Juanito and Geraldin Omipet’s family is one of the first to pass on the gift in Heifer Philippines’ Integrating Gift-Giving and Organizing for Overall Community Transformation Attainment (IGOROTA) Project . The couple and their two children, 8-year-old Sairene and 6-year-old Brayle, live in Poblacion, Bauko, Mountain Province. Both Juanito and Geraldin were unable to complete their education. Today, Juanito works as a seasonal laborer, while Geraldin takes care of the children and household chores.
Originally from Kabayan, Benguet, a neighboring province, Geraldin feels like a foreigner in her husband’s home community of Bauko. Because she doesn’t really know anyone in Bauko, she is often shy, quiet and reserved. “I did not join the original families when I learned that I’d have to attend many trainings and meetings,” she says. “I felt too shy to even introduce myself. But after seeing the productive activities of the original groups, I decided to join the first pass-on families. I was deeply touched by the Cornerstones, which helped me build my self-confidence, open up my thoughts, and control my temper. I shared it with my husband and children, and our family relationship has improved because we communicate better.”
In November 2012, during the first Passing on the Gift® ceremony of the IGOROTA Project, the family received one female pig, two hens, a rooster, 10 coffee plant seedlings, four rambutan fruit tree seedlings, and assorted vegetable seedlings from fellow participant Jose Boaging. Their pig soon gave them nine healthy piglets. The piglets are now the family’s main source of income. The hens have each hatched three times. Now the family enjoys eggs as an extra source of nutrition, and the children enjoy the cuddly chicks. The coffee and rambutan are planted and now grow in the family’s kitchen garden.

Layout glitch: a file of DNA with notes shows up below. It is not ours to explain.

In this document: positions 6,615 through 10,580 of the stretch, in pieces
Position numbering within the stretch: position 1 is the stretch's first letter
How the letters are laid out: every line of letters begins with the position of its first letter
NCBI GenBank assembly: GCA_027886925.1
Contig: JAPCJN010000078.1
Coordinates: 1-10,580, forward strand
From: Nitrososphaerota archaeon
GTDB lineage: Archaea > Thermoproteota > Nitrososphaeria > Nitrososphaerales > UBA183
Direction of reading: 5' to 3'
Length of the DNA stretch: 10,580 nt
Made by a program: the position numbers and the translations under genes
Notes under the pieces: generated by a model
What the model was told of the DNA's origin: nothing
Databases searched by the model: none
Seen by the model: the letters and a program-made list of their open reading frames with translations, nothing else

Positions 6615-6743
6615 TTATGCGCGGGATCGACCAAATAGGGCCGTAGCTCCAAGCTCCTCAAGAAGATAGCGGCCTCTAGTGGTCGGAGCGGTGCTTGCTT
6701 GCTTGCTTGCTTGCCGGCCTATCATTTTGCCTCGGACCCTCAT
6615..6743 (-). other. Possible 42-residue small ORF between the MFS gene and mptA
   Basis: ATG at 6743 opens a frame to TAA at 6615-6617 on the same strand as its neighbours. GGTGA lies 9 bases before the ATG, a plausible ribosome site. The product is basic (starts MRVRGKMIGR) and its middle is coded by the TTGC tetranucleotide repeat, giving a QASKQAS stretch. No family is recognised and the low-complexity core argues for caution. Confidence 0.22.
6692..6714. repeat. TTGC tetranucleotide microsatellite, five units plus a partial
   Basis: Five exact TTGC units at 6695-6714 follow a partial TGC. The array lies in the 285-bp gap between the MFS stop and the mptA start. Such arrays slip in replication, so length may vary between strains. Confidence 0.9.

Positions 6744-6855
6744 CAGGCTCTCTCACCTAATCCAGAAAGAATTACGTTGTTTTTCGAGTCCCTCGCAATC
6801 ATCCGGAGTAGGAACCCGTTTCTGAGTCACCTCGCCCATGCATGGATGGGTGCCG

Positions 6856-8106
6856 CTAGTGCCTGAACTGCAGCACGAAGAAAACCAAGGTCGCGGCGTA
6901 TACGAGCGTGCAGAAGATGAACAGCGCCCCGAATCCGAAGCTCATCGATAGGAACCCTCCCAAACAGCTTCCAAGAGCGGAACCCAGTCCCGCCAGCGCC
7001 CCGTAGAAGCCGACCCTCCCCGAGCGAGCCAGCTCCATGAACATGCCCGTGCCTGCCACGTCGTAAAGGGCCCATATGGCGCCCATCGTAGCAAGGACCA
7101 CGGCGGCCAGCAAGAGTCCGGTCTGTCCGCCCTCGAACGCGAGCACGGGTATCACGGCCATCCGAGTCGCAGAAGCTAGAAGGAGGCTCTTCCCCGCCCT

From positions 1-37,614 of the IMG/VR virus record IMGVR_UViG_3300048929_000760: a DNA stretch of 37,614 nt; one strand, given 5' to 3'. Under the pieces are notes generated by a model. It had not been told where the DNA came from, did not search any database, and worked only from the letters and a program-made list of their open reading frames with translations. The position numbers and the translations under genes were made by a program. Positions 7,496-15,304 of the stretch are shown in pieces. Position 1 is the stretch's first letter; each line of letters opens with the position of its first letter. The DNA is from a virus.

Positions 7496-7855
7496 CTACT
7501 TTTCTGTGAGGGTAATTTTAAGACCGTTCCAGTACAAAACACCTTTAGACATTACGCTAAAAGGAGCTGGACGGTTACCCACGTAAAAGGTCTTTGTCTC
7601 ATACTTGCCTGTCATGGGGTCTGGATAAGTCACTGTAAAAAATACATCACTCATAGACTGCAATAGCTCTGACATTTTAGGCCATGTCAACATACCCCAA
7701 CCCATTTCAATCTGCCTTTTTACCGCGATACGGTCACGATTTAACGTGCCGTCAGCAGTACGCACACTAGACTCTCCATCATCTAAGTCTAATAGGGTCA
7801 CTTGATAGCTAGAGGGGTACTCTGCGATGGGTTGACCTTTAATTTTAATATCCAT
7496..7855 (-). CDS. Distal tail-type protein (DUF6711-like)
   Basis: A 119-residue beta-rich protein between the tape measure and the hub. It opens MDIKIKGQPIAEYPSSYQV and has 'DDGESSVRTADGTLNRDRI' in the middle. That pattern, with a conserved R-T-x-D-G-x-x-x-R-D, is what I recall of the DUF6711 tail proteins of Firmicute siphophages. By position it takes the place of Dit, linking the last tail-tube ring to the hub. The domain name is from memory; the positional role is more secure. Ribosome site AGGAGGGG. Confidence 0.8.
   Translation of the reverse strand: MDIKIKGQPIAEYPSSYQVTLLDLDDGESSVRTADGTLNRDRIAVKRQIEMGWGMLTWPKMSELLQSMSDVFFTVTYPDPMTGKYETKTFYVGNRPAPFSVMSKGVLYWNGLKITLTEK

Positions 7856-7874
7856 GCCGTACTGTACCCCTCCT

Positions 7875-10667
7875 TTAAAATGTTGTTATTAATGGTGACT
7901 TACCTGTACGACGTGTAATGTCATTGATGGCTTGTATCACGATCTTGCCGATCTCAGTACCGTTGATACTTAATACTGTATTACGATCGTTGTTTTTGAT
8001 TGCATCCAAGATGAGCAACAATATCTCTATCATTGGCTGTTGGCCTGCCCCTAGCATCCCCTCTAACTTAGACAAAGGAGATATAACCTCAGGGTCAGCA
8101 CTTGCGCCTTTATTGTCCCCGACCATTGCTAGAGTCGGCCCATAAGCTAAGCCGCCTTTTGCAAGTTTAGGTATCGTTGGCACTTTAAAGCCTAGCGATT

When asked what change the project brought to their family, Juanito replies, “Before, our family had no direction. We just lived one day at a time. We lived for the day with no future in mind. All our earnings were spent only for food. Now, we have future plans. We plan to have a house of our own, and we are preparing for our children’s education.”
The couple is currently saving for their children’s college education through their school, which collects their weekly savings and then deposits it into the children’s individual passbooks at a rural bank branch. “At first, we could only afford 1 peso per week ($.024),” Geraldin says. “But when our chickens multiplied and we started selling them for 300-350 pesos ($7-8) per head, we could afford to save 50-100 pesos ($1.19-2.38) per week. Now Sairene has more than $67 in savings and Brayle has more than $24. We hope to continue this until they finish secondary education, with hope that we will be able to have enough when they enter college. Even the kids understand the importance of saving. They have become frugal and appreciative of the things they have.”
Serving as the group’s secretary and a community animal health worker, Geraldin is a very active member of her self-help group. The group has saved more than $119 and continues to earn income through their rag-making enterprise.
The family’s pig is about to give birth for a second time, and the children are very excited to pass on the gift to another family. In addition to a pig, the family will pass on chickens and seedlings. “They will surely miss their chickens,” Geraldine says smiling. “But I carefully explained that other kids like them will love the chickens as much as they did.”
Story and Photo by Olowan Dom-oguen Jr., Program Officer, Heifer Northern Philippines